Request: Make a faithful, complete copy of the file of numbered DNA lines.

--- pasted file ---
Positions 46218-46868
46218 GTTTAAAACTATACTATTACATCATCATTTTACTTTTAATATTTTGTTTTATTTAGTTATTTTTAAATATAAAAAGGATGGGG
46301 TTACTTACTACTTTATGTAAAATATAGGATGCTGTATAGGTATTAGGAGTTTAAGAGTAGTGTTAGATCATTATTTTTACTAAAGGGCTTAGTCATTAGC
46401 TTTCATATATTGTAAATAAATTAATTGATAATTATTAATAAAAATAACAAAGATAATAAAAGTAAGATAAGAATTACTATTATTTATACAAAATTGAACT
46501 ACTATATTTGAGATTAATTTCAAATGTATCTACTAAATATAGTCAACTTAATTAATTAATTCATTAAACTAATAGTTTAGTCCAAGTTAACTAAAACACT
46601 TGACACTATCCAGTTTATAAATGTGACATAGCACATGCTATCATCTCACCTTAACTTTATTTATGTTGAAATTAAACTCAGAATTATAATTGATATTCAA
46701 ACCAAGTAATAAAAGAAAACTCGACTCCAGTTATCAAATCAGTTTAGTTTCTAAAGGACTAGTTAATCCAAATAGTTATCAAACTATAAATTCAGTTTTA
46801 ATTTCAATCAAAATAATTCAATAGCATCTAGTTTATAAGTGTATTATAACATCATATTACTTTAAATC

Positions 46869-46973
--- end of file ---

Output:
Positions 46218-46868
46218 GTTTAAAACTATACTATTACATCATCATTTTACTTTTAATATTTTGTTTTATTTAGTTATTTTTAAATATAAAAAGGATGGGG
46301 TTACTTACTACTTTATGTAAAATATAGGATGCTGTATAGGTATTAGGAGTTTAAGAGTAGTGTTAGATCATTATTTTTACTAAAGGGCTTAGTCATTAGC
46401 TTTCATATATTGTAAATAAATTAATTGATAATTATTAATAAAAATAACAAAGATAATAAAAGTAAGATAAGAATTACTATTATTTATACAAAATTGAACT
46501 ACTATATTTGAGATTAATTTCAAATGTATCTACTAAATATAGTCAACTTAATTAATTAATTCATTAAACTAATAGTTTAGTCCAAGTTAACTAAAACACT
46601 TGACACTATCCAGTTTATAAATGTGACATAGCACATGCTATCATCTCACCTTAACTTTATTTATGTTGAAATTAAACTCAGAATTATAATTGATATTCAA
46701 ACCAAGTAATAAAAGAAAACTCGACTCCAGTTATCAAATCAGTTTAGTTTCTAAAGGACTAGTTAATCCAAATAGTTATCAAACTATAAATTCAGTTTTA
46801 ATTTCAATCAAAATAATTCAATAGCATCTAGTTTATAAGTGTATTATAACATCATATTACTTTAAATC

Positions 46869-46973